Monday, May 18, 2009

"The Trees" by Philip Larkin

The trees are coming into leaf
Like something almost being said;
The recent buds relax and spread,
Their greenness is a kind of grief.

Is it that they are born again?
And we grow old? No, they die too.
Their yearly trick of looking new
Is written down in rings of grain.

Yet still the unresting castles thresh
In fullgrown thickness every May.
Last year is dead, they seem to say.
Begin afresh, afresh, afresh.


Love Letter to Spring

Delphiniums in a Window Box
by Dean Young

Every sunrise, even strangers’ eyes.
Not necessarily swans, even crows,
even the evening fusillade of bats.
That place where the creek goes underground,
how many weeks before I see you again?
Stacks of books, every page, characters’
rages and poets’ strange contraptions
of syntax and song, every song
even when there isn’t one.
Every thistle, splinter, butterfly
over the drainage ditches. Every stray.
Did you see the meteor shower?
Did it feel like something swallowed?
Every question, conversation
even with almost nothing, cricket, cloud,
because of you I’m talking to crickets, clouds,
confiding in a cat. Everyone says,
Come to your senses, and I do, of you.
Every touch electric, every taste you,
every smell, even burning sugar, every
cry and laugh. Toothpicked samples
at the farmers’ market, every melon,
plum, I come undone, undone.

Monday, May 4, 2009

Wendell Berry: from Sabbath: Poems (1979)

I go among trees and sit still.
All my stirring becomes quiet
around me like circles on water.
My tasks lie in their places
where I left them, asleep like cattle.

Then what is afraid of me comes
and lives a while in my sight.
What it fears in me leaves me,
and the fear of me leaves it.
It sings, and I hear its song.

Then what I am afraid of comes.
I live for a while in its sight.
What I fear in it leaves it,
and the fear of it leaves me.
It sings, and I hear its song.

After days of labor,
mute in my consternations,
I hear my song at last,
and I sing it. As we sing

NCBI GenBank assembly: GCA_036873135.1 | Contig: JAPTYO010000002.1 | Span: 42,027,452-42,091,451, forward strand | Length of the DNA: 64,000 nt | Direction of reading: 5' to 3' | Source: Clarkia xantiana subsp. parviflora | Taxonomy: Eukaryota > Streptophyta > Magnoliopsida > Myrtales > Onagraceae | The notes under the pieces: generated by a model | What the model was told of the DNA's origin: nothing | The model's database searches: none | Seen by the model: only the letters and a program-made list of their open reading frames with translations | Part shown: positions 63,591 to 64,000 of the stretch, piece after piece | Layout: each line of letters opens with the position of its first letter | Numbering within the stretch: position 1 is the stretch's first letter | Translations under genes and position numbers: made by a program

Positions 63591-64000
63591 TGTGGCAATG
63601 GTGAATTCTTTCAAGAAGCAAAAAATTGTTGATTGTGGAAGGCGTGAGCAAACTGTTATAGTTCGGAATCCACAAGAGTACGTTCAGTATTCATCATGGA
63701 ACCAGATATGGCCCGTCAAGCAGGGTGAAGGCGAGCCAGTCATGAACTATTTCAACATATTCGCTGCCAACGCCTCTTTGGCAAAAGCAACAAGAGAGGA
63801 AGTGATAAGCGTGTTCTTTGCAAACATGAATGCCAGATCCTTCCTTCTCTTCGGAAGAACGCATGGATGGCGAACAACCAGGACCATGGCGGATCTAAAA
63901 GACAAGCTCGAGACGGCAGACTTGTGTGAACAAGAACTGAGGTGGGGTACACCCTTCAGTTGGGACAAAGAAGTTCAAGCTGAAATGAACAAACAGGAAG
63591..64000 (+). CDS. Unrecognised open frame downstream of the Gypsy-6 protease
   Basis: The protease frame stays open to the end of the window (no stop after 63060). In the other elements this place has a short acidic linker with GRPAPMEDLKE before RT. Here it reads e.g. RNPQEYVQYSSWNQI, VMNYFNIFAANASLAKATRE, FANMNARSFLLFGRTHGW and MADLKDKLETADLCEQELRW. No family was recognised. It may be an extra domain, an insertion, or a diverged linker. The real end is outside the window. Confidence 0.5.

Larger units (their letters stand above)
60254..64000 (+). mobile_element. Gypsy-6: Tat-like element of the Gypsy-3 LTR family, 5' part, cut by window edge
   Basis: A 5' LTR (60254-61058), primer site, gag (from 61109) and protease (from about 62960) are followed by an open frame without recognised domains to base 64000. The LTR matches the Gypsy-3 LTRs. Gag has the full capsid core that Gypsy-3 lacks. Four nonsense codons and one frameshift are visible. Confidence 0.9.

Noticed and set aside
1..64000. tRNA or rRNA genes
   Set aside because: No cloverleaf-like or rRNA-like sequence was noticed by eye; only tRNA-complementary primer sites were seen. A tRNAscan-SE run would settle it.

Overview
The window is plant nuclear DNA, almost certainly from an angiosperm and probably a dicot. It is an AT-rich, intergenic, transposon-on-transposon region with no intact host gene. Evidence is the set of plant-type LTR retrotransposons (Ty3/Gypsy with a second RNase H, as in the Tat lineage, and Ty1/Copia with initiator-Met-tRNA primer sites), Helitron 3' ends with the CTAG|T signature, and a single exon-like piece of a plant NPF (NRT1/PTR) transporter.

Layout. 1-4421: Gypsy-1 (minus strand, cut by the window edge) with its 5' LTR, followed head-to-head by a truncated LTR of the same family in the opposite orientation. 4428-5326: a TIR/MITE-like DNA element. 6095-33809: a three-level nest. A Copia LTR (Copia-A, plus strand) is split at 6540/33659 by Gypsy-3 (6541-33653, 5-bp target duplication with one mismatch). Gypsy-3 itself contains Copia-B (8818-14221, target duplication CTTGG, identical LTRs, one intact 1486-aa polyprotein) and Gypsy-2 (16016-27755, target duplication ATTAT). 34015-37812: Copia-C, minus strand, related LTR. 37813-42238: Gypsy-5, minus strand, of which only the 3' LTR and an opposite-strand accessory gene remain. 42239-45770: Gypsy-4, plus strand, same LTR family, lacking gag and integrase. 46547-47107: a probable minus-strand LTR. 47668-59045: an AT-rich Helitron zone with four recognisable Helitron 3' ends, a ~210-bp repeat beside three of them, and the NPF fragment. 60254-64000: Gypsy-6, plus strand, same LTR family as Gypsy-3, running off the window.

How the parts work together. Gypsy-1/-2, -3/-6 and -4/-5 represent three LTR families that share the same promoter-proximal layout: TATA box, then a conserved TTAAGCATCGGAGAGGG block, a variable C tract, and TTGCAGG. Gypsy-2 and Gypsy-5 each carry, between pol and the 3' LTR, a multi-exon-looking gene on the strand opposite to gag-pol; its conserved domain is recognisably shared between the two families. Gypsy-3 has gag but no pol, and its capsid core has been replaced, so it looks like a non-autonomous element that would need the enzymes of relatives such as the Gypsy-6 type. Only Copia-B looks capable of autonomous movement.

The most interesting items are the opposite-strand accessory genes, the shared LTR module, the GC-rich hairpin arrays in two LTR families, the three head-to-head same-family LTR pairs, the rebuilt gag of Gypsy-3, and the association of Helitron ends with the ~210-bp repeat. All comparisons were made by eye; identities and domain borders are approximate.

the day turns, the trees move.

Sunday, May 3, 2009

Rites of Spring (without the rain)

I'll admit, I'm pretty lazy when it comes to video links. Have yet to embrace You Tube, and as such, I'm probably the only person who has not yet seen the famous Susan Boyle singing sensation.

Today I was forced out of my laziness by Bill Cunningham, who is my favorite street reporter for the New York Times. In the Sunday paper he creates a collage of gorgeous photos based on what New Yorkers are wearing right now. For the last few weeks I've been stewing because his online versions have become videos and not slideshows. So I caved today. Clicked the link, waited for the video to load, and was ultimately thrilled that I went to all the effort.
Here is spring at its finest in New York: "On the Street: Premature Summer" by Bill Cunningham.

I had to dig around to find The New Yorker's recent article on Cunningham, which is equally wonderful. Here is the link to Lauren Collins's "Man on the Street."

Saturday, May 2, 2009

Wild Geese by Mary Oliver

You do not have to be good.
You do not have to walk on your knees
for a hundred miles through the desert, repenting.
You only have to let the soft animal of your body
love what it loves.
Tell me about despair, yours, and I will tell you mine.
Meanwhile the world goes on.
Meanwhile the sun and the clear pebbles of the rain
are moving across the landscapes,
over the prairies and the deep trees,
the mountains and the rivers.
Meanwhile the wild geese, high in the clean blue air,
are heading home again.
Whoever you are, no matter how lonely,
the world offers itself to your imagination,
calls to you like the wild geese, harsh and exciting--
over and over announcing your place
in the family of things.